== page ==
“But you, Bethlehem Ephrathah, though you are small among the clans of Judah, out of you will come for me one who will be ruler over Israel, whose origins are from of old, from ancient times.” (Micah 5:2).
Why Bethlehem? Of all the places Jesus could have been born, why Bethlehem? And mind you, it wasn’t a random happenstance that He was born there — it was foretold. He was ordained by God to be born there, and the prophets of old declared it. Bethlehem was the chosen city of His birth. But why?
Maybe we might suppose that Bethlehem was chosen specifically because it was so small and insignificant. After all, God seems to take special delight in exalting the lowly and humbling the proud. He forever is taking the things that are foolish, and confounding the wise; the things that are nothing, to bring to nothing the things that are thought to be something.
So, maybe this is why He chose Bethlehem. Maybe. But I think there is still something more to this that is worthy of our consideration.
The name Bethlehem means “House of Bread.”
Jesus said of Himself, “I am the Bread of Life.”
Don’t you find it it more than a little remarkable that the Bread of Life was sent down from Heaven to be born in the House of Bread. But there is still one more detail, too important to overlook.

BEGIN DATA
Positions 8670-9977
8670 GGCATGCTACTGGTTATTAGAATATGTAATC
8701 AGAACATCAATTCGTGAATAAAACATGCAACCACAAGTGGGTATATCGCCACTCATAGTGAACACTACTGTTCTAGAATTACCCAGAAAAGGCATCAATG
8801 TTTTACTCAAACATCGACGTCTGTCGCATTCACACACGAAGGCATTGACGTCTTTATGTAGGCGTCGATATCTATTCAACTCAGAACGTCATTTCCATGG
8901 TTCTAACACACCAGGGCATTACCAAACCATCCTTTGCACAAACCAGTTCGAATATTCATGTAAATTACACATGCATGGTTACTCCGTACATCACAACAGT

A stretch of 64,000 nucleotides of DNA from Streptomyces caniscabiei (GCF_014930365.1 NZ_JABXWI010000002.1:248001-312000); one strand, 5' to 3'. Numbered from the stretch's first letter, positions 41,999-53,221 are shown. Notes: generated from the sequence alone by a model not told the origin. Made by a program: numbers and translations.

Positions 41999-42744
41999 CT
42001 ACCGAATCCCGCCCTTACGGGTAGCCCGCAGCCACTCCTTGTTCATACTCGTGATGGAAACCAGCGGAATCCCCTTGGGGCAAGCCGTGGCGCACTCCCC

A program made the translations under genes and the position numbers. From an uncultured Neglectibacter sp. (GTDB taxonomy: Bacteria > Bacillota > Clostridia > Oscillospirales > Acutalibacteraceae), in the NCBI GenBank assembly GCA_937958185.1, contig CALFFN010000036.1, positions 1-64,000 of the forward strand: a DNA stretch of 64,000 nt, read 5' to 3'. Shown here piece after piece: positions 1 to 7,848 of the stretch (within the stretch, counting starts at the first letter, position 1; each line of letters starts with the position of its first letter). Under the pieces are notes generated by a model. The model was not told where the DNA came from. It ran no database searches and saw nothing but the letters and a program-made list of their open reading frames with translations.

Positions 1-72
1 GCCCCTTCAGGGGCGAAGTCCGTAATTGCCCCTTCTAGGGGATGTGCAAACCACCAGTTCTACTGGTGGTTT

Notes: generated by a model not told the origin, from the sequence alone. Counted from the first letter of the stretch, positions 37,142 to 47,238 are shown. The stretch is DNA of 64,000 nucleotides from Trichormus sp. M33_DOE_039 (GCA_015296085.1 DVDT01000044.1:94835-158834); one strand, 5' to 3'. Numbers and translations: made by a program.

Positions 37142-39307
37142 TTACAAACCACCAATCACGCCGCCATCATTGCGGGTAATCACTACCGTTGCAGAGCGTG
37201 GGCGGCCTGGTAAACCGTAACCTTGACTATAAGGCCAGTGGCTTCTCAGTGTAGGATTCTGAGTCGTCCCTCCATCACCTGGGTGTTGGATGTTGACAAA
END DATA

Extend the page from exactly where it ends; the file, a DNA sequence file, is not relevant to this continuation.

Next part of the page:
We know that Jesus was wrapped in swaddling clothes and laid in a manger. But what we may not know is that the manger in which He was placed was actually a feeding trough.
And now the full picture unfolds before us — the Bread of Life was sent down from Heaven above into the House of Bread, and placed in a feeding trough. Why? That we might eat and live!
This is what Jesus was talking about when He said, “I am the living bread that came down from heaven. If you eat this bread, you will live forever. The bread that I will give you is my flesh, which I give so that the world may live.” (John 6:51)
The plain meaning of the passage is, that by his body and his blood offered in sacrifice for sin, He would procure pardon and life for man; that they who partook of that, or had an interest in that, should obtain eternal life. He uses the figure of eating and drinking because, among the Jews, eating and drinking was expressive of sharing in or partaking of the privileges of friendship.
You hungry? Take this Bread and eat.